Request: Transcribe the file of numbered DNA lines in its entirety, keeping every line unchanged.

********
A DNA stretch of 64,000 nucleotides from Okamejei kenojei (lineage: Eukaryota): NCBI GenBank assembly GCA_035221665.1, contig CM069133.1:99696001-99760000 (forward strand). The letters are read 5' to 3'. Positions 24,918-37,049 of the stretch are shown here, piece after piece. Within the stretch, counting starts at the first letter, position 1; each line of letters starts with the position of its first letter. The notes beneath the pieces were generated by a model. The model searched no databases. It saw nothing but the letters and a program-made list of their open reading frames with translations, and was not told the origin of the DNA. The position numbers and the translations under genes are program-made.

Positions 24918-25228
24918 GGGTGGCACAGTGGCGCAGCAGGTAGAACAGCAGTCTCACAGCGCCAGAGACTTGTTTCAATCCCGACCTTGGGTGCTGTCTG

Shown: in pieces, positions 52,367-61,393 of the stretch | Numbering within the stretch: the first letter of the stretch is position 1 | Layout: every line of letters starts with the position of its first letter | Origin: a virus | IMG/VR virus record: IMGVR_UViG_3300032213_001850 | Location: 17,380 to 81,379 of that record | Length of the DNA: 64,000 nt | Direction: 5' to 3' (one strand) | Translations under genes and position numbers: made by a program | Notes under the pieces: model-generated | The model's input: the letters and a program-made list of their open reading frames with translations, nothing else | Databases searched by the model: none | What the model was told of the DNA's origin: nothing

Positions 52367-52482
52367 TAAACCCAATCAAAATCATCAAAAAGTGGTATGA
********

A DNA stretch of 64,000 nucleotides from Okamejei kenojei (lineage: Eukaryota): NCBI GenBank assembly GCA_035221665.1, contig CM069133.1:99696001-99760000 (forward strand). The letters are read 5' to 3'. Positions 24,918-37,049 of the stretch are shown here, piece after piece. Within the stretch, counting starts at the first letter, position 1; each line of letters starts with the position of its first letter. The notes beneath the pieces were generated by a model. The model searched no databases. It saw nothing but the letters and a program-made list of their open reading frames with translations, and was not told the origin of the DNA. The position numbers and the translations under genes are program-made.

Positions 24918-25228
24918 GGGTGGCACAGTGGCGCAGCAGGTAGAACAGCAGTCTCACAGCGCCAGAGACTTGTTTCAATCCCGACCTTGGGTGCTGTCTG

Shown: in pieces, positions 52,367-61,393 of the stretch | Numbering within the stretch: the first letter of the stretch is position 1 | Layout: every line of letters starts with the position of its first letter | Origin: a virus | IMG/VR virus record: IMGVR_UViG_3300032213_001850 | Location: 17,380 to 81,379 of that record | Length of the DNA: 64,000 nt | Direction: 5' to 3' (one strand) | Translations under genes and position numbers: made by a program | Notes under the pieces: model-generated | The model's input: the letters and a program-made list of their open reading frames with translations, nothing else | Databases searched by the model: none | What the model was told of the DNA's origin: nothing

Positions 52367-52482
52367 TAAACCCAATCAAAATCATCAAAAAGTGGTATGA